I have had the occasion to be back at Gethsemani, the monastery where my favorite monk, Thomas Merton, lived until his untimely death in 1968. I like going to monasteries, which may be a bit strange for a guy who grew up a Quaker. As a kid, if you had asked me what a monastery was, I am sure there would only have been a blank stare. I am confident I did not meet a monk until I was in graduate school.
Of course, in school most of us read about monks. Many of them were involved in making history, especially during the medieval period. Meeting a monk or two helped me begin to develop an appreciation for not only them as people, but for their way of life. It really is foreign to the way I grew up and from the way of life of the people who taught me about religion. In my early formative days it was still pre-Vatican II, so the Catholic Church was off limits.
Then I began to develop a fascination with the monastic tradition. Monks were more than merely a curiosity factor. I came to appreciate their calling, their discipline and dedication. More than most people I knew, they lived their faith in impressive ways. Of course, it is easy to idealize something when you don’t know anything about it. But I did come to learn a great deal about the monastic life. Surely one of my good teachers was Thomas Merton. And I never met him.
Gethsemani is an impressive place. There is a relatively small community of about forty monks there now. In Merton’s heyday in the 50s and 60s, there would have been some two hundred fifty. And other monks left Gethsemani to form daughter houses. I wish I could have known Gethsemani in those heady days.
When you come around a corner of one of those Kentucky hills, Gethsemani suddenly looms in all its majesty. Every time I go there, I am struck by how big it is. Above the apse, where the altar is found, looms a tall tower. The nave, where the worshippers gather has rather high ceilings. But outside, it is the tower that dominates the majesty of the building. And that is precisely what the tower symbolizes for me: majesty.
Ironically, I like to think about the monks as majestic. I am sure there would be guffaws of laughter if they heard me claim this for them. The monks at Gethsemani take three vows: obedience, stability and fidelity to the monastic life (mainly a commitment to stay in one place and develop spiritually). In other words, at Gethsemani the monks agree to abide under the tower until they die.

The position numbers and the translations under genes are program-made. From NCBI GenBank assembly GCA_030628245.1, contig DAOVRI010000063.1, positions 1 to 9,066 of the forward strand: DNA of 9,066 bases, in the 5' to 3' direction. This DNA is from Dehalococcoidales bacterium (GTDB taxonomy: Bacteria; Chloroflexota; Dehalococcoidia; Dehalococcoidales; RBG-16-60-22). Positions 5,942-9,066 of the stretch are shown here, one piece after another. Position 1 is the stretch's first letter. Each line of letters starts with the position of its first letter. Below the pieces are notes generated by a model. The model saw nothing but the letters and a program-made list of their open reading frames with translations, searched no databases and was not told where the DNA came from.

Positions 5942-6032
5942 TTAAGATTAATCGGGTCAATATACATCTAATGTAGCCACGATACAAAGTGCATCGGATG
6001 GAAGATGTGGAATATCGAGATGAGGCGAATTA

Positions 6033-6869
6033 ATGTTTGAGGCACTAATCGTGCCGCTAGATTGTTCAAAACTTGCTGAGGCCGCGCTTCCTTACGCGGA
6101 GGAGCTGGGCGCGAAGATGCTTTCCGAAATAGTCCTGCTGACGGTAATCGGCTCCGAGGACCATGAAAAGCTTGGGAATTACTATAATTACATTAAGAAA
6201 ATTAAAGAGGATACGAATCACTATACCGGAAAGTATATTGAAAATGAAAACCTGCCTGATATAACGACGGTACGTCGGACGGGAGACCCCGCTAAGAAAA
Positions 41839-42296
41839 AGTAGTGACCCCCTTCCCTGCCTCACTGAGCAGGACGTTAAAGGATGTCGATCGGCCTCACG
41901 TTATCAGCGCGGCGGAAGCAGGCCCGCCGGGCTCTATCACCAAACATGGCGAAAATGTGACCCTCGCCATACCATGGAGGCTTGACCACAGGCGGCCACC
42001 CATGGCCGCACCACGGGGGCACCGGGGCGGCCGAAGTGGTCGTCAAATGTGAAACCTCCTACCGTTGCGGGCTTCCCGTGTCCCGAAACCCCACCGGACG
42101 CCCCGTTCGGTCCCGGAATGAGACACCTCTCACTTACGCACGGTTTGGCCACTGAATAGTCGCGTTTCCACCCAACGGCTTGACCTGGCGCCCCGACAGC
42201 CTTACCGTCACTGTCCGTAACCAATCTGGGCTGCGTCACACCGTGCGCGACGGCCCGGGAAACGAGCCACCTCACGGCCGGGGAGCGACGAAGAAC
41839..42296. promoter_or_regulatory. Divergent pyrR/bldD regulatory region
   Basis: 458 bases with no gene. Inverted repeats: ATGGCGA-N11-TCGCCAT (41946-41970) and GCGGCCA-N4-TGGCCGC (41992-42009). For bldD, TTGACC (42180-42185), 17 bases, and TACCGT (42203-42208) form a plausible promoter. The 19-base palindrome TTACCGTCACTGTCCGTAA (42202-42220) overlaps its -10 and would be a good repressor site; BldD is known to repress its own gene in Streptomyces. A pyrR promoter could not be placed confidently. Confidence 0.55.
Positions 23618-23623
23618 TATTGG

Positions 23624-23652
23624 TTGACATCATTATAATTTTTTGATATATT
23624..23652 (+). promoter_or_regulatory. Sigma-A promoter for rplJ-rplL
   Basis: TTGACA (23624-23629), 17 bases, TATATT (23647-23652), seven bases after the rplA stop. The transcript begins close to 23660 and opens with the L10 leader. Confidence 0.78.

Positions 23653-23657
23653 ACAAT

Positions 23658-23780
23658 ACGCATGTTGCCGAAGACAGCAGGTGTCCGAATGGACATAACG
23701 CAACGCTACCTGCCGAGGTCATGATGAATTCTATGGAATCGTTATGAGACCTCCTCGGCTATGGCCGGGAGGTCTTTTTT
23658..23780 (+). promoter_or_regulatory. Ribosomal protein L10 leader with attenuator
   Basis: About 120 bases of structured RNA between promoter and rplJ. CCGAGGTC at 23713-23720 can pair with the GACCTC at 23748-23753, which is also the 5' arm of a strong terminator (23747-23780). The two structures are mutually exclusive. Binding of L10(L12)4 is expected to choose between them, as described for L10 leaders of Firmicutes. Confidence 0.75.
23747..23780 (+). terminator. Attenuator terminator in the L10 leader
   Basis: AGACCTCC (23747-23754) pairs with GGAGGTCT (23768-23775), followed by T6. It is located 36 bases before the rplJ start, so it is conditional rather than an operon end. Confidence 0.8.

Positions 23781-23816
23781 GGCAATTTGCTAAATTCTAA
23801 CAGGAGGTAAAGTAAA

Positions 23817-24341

I would like to think the tower symbolizes the heights to which they grow spiritually. Why not aspire to great things, when you sign on for life! They sky is the limit. But this aspirational spiritual growth should never lead to pride or arrogance. In fact, the Rule of St. Benedict spends more time talking about humility than any other single thing---more irony!
I am challenged by the tower of Gethsemani---the literal and figurative tower. I have a tower on top of my building at the university. Other than signaling that this is my building, I don’t know that it symbolizes much else. It is interesting architecture, but that is about all.
I am going to adopt Gethsemani’s tower for my own personal, aspirational desire for spiritual growth and development. My spirit desires to be stretched and pulled upward. Too easily I settle for too little. Even a flat-lander like me can have an imposing tower to challenge.
The other feature of life at Gethsemani is power. Perhaps, it is simply because I am a visitor. But I experience monastic power every time I go there. Now I do not think being a monk is any more noble than being spiritual in any other context. However, they have made a commitment, a promise and intention to become empowered by the Spirit. Again, they do it humbly. Monastic power is not gaudy or off-putting. Some folks would simply say they are comfortable in their own skin.
Monastic power is unlike the kind of power we tend to see outside the monastery. Of course, they are not perfect. Monasteries can be political. Many people join a monastery, only to find out that way of life is not for them, and then they leave. But when the monastery has done its spiritual development, you will see a man or woman with incredible power.
Monastic power is power to make a difference. On the surface a monk seems utterly useless. Beneath the surface, monastic power can be a difference maker. But finally, it is not monastic power. It is the Spirit who is Power that has taken up abode in the monk.
You and I can have that same kind of Spirit-presence. We can become a tower of strength, people of power capable of making a huge difference in the world. Let’s go.